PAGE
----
Absent any more last-minute surprises, officials will announce Thursday that the new eastern span of the Bay Bridge will open in September, perhaps as early as Labor Day weekend.
The discussion has moved from picking a date when the project is completed to selecting a time when the new span will be safer for traffic than the one it will replace.
In other words, nearly 24 years after the Loma Prieta earthquake and more than $6 billion later, the bridge will open because it's better than what we have. Talk about a low bar.
There will be no costly public party because there isn't time. Never mind that the fete originally planned would have been an extravagant waste of public funds. Never mind that there really isn't much to celebrate.
From start to finish, this has been a fiasco. It began with years of political haggling over the design. It concluded with scrambling to repair costly mistakes caused by Caltrans incompetence.
Heads should roll at the state transportation department. That probably won't happen because Gov. Jerry Brown seems to think that these were just problems typical of a major project -- that these sorts of things just happen, although he used somewhat saltier language.
Actually, things go wrong when an insular, bureaucratic agency ignores advice of experts and proceeds on autopilot while attempting to build a structure in a way that has never been tried before.
Perhaps more than ever before, Caltrans' well-known shortcomings have been put on full display. Its director, Malcolm Dougherty, has become a poster child for what's wrong at the agency, evading questions and providing contradictory answers when he does respond.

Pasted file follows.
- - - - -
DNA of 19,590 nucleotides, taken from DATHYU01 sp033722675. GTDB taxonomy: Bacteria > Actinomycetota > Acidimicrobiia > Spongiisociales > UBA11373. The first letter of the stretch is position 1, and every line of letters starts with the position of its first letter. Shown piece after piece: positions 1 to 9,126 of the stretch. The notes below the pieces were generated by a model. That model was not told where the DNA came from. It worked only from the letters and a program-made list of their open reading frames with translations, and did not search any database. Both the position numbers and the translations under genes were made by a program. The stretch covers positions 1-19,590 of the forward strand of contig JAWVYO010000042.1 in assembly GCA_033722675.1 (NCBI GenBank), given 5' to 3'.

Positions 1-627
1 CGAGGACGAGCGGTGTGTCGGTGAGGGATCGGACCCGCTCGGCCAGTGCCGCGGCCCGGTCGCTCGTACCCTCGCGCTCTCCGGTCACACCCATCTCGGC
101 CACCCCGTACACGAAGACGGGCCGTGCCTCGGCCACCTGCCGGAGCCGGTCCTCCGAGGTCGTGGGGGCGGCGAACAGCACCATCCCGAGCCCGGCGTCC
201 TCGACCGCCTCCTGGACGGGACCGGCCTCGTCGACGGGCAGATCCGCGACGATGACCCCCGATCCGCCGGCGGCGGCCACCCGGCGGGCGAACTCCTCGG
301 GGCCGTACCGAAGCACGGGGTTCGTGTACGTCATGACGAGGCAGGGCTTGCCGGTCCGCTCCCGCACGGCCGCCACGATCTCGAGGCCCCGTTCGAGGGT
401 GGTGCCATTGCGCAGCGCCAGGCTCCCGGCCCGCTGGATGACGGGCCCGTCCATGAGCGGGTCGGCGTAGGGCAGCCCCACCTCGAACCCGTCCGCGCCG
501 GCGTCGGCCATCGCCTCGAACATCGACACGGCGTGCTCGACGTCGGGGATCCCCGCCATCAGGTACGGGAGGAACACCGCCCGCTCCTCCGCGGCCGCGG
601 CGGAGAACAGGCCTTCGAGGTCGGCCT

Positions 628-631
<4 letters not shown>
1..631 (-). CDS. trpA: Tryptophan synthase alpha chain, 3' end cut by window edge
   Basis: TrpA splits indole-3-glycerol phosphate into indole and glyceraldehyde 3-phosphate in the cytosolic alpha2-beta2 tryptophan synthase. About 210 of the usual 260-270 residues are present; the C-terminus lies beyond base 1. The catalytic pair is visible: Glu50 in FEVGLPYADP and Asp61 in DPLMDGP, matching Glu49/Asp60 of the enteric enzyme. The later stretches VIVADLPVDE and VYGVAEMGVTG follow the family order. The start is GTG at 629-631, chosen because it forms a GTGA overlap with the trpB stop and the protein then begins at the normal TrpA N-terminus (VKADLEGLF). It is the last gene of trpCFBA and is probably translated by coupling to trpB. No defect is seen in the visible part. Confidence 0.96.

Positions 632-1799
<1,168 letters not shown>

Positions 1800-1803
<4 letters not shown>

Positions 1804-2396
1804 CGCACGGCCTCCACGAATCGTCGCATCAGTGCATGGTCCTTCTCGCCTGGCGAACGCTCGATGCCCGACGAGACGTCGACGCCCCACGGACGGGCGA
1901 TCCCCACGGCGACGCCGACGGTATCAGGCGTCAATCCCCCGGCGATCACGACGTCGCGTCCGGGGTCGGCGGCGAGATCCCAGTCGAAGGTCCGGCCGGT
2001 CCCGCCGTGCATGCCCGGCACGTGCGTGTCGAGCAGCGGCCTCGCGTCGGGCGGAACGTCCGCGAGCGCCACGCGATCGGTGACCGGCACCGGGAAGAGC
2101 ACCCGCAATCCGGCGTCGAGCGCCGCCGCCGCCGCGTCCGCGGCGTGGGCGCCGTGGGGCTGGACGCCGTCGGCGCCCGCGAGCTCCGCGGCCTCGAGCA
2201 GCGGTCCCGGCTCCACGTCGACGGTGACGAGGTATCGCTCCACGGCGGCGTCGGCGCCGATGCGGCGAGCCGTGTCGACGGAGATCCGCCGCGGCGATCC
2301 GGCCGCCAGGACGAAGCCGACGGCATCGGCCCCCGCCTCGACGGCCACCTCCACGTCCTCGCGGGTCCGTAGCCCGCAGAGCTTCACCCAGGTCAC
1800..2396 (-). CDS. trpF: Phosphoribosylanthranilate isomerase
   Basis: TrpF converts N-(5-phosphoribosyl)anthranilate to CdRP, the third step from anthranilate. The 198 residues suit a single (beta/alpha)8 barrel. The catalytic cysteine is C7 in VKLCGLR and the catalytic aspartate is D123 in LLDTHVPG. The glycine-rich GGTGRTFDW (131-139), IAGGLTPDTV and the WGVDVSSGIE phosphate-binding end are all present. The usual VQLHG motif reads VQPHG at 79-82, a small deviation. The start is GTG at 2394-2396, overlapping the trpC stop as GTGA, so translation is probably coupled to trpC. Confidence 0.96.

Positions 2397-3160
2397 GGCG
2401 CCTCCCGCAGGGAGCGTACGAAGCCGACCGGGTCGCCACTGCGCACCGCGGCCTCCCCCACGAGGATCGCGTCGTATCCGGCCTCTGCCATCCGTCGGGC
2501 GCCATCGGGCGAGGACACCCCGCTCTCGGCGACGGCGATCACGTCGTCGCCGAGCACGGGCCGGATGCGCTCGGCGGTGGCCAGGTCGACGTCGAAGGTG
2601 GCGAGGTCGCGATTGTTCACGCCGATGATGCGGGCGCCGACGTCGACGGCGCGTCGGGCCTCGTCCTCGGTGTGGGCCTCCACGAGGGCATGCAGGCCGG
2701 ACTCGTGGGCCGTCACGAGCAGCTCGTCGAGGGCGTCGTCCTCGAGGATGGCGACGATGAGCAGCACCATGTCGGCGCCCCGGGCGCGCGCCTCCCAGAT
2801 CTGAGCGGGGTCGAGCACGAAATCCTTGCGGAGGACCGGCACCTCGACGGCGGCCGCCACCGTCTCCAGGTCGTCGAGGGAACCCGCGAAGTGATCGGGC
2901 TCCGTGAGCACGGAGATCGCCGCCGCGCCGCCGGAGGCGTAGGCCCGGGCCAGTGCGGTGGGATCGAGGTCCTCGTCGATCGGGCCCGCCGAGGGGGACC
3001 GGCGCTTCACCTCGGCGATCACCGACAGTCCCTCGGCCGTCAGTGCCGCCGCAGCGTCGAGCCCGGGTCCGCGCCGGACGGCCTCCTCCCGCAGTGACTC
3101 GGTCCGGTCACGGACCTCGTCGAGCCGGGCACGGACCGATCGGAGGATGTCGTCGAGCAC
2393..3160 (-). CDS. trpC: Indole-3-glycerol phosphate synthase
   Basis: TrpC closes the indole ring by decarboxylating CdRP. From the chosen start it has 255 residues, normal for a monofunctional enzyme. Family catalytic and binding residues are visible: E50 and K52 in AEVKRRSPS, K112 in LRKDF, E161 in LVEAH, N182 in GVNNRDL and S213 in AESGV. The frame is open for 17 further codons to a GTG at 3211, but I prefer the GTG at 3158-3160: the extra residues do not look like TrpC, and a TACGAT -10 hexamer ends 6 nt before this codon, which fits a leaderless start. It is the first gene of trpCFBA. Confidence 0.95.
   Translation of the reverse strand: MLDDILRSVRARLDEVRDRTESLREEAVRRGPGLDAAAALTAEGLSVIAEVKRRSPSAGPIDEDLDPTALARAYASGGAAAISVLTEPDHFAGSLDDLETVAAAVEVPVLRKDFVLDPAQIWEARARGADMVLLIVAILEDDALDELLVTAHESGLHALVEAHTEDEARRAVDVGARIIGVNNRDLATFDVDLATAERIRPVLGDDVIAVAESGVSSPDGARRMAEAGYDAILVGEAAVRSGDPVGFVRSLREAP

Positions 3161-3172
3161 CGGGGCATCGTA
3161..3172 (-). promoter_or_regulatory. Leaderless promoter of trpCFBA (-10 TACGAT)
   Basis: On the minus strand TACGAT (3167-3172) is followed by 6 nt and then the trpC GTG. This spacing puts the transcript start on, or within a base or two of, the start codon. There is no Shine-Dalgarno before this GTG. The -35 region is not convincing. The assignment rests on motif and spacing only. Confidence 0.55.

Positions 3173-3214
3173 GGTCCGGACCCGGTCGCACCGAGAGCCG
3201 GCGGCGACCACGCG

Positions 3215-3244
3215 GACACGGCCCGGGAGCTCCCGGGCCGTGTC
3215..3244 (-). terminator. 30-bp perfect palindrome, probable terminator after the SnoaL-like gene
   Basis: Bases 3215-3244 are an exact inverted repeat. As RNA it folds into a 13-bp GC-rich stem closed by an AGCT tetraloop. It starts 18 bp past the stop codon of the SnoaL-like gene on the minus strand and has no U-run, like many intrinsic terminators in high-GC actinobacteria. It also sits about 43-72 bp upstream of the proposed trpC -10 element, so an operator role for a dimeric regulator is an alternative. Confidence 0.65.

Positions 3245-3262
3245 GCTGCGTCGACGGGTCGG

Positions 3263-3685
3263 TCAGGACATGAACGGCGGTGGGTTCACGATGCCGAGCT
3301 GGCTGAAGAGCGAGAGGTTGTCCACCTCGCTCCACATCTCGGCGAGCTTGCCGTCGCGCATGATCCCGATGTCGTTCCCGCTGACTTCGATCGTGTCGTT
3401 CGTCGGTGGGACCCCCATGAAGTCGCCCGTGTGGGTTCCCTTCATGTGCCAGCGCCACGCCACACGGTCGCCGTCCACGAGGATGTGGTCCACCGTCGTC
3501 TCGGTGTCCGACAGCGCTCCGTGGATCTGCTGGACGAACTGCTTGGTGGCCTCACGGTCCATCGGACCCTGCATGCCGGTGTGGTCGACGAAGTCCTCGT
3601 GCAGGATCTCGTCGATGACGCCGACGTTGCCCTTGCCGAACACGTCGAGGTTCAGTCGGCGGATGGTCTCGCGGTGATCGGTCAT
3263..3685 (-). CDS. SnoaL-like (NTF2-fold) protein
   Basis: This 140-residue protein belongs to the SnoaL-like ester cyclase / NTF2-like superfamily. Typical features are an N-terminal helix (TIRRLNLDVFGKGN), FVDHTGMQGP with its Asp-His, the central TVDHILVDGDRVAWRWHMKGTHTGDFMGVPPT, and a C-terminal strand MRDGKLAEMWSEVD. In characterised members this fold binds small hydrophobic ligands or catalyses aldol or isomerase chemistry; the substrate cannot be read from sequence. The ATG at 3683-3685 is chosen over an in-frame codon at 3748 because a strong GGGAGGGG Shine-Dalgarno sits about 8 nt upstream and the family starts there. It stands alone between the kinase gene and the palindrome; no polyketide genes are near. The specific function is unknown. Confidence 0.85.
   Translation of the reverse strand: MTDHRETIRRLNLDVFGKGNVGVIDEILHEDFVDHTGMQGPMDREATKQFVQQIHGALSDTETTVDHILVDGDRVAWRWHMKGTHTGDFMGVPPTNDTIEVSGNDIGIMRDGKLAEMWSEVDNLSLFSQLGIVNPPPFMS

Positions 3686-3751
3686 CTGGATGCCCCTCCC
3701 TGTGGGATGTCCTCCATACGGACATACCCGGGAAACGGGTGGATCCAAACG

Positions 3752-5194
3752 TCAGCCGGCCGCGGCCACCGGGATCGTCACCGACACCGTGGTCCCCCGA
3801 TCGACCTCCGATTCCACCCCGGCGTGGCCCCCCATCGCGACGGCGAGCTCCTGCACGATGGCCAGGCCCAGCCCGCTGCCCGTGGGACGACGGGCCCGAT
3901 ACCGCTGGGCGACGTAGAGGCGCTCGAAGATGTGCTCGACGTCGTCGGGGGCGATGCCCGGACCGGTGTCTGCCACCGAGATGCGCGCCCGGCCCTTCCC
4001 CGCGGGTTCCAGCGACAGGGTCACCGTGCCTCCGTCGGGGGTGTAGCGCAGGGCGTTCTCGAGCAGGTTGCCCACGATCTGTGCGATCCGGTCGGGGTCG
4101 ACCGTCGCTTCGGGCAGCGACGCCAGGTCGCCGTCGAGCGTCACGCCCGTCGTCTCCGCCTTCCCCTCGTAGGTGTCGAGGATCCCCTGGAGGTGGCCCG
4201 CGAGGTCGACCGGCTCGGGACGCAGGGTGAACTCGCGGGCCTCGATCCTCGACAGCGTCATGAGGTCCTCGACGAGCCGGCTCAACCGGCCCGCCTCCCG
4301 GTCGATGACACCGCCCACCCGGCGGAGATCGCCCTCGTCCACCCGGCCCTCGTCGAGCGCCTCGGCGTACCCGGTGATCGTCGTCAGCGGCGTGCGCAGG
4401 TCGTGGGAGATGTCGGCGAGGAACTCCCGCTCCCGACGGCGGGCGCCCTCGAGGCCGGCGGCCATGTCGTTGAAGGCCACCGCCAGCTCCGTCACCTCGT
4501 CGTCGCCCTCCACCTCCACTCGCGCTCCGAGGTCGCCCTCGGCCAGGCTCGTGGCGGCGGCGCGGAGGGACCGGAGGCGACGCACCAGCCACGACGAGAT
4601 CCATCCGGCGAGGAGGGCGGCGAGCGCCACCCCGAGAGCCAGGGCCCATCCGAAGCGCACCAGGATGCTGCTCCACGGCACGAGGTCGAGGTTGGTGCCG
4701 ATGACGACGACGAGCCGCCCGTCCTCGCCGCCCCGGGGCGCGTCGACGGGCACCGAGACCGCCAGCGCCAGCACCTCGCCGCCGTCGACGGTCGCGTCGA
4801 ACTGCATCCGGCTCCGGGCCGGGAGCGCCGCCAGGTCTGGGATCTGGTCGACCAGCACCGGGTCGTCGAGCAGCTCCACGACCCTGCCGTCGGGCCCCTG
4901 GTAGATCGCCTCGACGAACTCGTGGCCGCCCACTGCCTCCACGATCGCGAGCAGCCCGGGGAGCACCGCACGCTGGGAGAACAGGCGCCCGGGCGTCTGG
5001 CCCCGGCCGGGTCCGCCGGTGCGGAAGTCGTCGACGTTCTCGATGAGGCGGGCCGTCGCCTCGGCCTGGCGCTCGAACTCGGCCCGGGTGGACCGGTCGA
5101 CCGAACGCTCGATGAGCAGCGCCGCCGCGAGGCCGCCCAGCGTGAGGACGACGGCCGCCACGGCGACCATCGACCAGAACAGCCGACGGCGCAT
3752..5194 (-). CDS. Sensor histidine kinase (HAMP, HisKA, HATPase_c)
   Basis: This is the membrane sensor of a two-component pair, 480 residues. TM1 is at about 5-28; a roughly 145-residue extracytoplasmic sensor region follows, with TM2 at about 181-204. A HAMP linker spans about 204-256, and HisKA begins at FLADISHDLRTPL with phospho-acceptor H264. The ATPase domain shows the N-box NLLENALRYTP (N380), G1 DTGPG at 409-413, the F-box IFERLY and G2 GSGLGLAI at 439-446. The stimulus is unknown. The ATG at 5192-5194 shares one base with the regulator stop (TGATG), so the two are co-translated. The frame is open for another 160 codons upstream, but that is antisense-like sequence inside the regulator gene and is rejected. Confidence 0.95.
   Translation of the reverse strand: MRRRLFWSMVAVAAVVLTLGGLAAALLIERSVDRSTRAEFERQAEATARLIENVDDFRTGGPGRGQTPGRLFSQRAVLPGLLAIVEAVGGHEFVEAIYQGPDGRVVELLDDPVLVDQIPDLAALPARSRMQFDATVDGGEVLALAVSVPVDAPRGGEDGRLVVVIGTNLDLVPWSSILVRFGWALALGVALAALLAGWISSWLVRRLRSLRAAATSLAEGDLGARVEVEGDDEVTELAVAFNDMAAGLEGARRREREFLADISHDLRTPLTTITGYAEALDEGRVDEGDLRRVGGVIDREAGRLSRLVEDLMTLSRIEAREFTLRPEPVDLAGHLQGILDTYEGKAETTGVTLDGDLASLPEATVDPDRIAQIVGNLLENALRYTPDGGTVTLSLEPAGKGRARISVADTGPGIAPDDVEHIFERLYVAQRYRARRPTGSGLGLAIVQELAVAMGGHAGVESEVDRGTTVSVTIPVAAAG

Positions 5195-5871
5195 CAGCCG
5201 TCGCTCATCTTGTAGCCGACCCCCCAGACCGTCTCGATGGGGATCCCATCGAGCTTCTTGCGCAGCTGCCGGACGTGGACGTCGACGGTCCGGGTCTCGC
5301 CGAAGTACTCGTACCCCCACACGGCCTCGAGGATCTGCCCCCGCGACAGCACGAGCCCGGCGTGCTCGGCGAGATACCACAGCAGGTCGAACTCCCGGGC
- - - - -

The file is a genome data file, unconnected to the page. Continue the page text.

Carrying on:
It shouldn't be forgotten that this sad saga is not over. The bridge will open only after the installation of temporary shims to make up for the earthquake strength lost when critical rods broke during construction. The permanent fix is still months away.
Meanwhile, it seems certain that faulty metals selection will necessitate costly extra monitoring and maintenance over the life of the span. And key questions about the steel tendons critical to the structural integrity of the roadway remain unanswered.
Like other concerns raised by outside experts, the questions about the tendons have been dismissed by Caltrans officials without adequate explanation. They've even ignored inquiries by members of the Metropolitan Transportation Commission. Agency leaders seem to think they know best -- and want everyone else to just trust them.
We've just seen how well that works out.